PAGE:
Drupal CMS was our first choice in putting this system together. We had worked with Drupal for several years now and we knew a thing or two about customising it too. The only challenge was to get a young team at Pigtail Pundits behind Drupal. The learning curve for Drupal was always daunting and that was a concern. We started work on Drupal in early January 2014. We cobbled together an internal team that would work on the project.
After about a month into Drupal, we had almost everything ready for a demo to the client, save for styling. In early February, we had a rethink. We were working on some projects and testing out Processwire, internally in parallel with the NatGeo project. We found PW to be a fast, flexible, efficient system, without either the bloat and the learning curve required of Drupal. We had to take a call.
Drupal, for all its goodness, still made heavy weather of its modules. Drupal optimisation alone required a lot of modules at the application level. Plus a few on the server - memcache, ably supplemented with server processing speed and memory in fair, generous helpings.
But optimisation itself was just one of the many things that troubled us about Drupal. There were a heap of other modules, each adding weight and extra lumber to the ponderous system. Besides there was image heavy content. We had serious doubts as to the conditions under which the site would run well with Drupal, both immediately, and in the long run. We had to take a call.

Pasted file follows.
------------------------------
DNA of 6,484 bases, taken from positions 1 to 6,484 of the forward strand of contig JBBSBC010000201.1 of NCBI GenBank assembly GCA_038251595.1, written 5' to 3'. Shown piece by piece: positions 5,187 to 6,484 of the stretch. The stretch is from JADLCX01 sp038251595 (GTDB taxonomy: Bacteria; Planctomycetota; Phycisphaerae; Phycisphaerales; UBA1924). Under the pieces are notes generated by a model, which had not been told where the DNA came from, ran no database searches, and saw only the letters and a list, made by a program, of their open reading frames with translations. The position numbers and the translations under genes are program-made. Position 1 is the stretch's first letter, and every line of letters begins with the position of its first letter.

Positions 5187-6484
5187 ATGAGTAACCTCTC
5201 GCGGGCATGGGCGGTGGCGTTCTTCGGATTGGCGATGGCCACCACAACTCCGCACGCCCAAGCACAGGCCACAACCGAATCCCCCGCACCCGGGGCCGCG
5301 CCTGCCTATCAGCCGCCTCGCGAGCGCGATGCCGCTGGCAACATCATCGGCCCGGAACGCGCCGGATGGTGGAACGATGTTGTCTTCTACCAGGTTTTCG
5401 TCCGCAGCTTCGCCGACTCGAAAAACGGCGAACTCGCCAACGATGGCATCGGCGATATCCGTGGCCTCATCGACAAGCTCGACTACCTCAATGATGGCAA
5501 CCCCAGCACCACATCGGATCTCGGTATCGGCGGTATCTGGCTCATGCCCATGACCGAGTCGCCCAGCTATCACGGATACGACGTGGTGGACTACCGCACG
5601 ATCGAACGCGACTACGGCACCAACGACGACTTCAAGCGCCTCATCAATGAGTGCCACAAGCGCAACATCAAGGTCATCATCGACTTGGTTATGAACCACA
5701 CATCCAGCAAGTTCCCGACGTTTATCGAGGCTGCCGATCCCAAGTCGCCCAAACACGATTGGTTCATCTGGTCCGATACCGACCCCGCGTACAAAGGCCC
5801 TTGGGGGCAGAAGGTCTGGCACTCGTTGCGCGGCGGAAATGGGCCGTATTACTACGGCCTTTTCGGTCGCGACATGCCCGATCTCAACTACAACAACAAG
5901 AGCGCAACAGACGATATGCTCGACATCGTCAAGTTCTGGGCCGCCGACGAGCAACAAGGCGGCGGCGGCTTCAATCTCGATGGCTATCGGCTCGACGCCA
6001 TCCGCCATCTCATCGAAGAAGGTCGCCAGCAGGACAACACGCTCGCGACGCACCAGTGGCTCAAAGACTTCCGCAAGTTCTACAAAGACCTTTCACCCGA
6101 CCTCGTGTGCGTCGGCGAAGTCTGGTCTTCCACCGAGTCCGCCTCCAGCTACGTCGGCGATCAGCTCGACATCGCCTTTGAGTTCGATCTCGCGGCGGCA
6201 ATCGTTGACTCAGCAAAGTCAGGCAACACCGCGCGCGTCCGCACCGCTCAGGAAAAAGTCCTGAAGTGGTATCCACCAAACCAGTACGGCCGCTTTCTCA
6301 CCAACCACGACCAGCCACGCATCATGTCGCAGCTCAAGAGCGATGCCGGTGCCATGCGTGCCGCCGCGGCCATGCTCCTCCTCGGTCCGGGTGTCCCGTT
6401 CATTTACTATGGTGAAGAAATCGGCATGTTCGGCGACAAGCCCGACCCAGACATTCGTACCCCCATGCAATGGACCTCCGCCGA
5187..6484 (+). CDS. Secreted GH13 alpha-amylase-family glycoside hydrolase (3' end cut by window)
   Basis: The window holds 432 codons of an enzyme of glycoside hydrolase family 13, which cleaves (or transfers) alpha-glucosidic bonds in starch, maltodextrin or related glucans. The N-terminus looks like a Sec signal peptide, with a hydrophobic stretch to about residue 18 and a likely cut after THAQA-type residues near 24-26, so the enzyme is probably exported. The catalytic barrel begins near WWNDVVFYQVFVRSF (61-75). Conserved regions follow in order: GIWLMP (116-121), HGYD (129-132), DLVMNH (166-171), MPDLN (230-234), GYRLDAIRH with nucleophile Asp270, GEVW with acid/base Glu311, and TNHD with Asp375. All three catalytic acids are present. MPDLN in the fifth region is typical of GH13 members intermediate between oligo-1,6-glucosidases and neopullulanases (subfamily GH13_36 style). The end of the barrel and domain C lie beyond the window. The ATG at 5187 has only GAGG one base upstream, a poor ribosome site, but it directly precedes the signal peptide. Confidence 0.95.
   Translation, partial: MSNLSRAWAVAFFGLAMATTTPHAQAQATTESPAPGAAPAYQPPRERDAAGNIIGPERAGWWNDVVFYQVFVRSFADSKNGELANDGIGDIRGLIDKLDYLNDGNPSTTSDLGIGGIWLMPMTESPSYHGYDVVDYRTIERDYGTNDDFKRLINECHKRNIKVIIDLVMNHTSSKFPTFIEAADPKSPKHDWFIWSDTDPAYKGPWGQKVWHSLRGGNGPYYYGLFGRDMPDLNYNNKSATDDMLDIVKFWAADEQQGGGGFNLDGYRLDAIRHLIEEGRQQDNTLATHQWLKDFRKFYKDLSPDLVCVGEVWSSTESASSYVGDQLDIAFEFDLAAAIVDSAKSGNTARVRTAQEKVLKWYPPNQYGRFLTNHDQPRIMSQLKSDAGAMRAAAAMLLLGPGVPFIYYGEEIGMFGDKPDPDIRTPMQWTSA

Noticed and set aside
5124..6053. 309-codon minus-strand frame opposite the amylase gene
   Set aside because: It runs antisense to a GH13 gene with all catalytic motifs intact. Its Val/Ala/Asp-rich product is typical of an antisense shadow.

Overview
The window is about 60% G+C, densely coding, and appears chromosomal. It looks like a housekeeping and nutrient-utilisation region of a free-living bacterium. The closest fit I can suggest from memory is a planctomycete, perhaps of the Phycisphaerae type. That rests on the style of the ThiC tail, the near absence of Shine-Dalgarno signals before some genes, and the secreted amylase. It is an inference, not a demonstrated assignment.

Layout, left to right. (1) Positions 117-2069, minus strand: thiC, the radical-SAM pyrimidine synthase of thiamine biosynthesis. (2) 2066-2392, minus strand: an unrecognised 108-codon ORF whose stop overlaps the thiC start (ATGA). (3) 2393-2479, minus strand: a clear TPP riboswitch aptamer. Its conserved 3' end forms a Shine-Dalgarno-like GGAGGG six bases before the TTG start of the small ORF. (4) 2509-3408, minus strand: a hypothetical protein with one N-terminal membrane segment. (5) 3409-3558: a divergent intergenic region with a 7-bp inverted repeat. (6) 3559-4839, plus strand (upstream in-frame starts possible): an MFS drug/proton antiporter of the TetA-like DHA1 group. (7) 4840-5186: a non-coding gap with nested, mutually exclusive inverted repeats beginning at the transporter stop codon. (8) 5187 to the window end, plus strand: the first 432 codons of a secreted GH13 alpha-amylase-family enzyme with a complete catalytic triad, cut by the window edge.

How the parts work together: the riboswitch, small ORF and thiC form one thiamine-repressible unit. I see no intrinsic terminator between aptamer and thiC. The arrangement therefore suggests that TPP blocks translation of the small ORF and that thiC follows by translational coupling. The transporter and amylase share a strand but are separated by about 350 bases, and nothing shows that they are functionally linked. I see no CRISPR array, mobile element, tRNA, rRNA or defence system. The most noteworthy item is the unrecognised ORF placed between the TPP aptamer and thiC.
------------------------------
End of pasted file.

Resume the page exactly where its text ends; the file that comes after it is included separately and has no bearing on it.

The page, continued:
Time for a few seditious thoughts
Could we now change the NGTI project to Processwire from Drupal? What would be the implications? For us, for NGTI?
We had to grapple with a whole bunch of fallouts of this.
How do we come clean with the client on this? Would that decision to shift hurt us? What if the client were to say no to the shift? What about getting our internal team that was already on Drupal, come to grips with Processwire? How long would that take? The reasons to shift to Processwire were clear. Speed, flexibility and scalability given the volume of content that was going to be part of the magazine and web editorial, the features we required, and the potential traffic on the NGTI site. The decision had to be made now.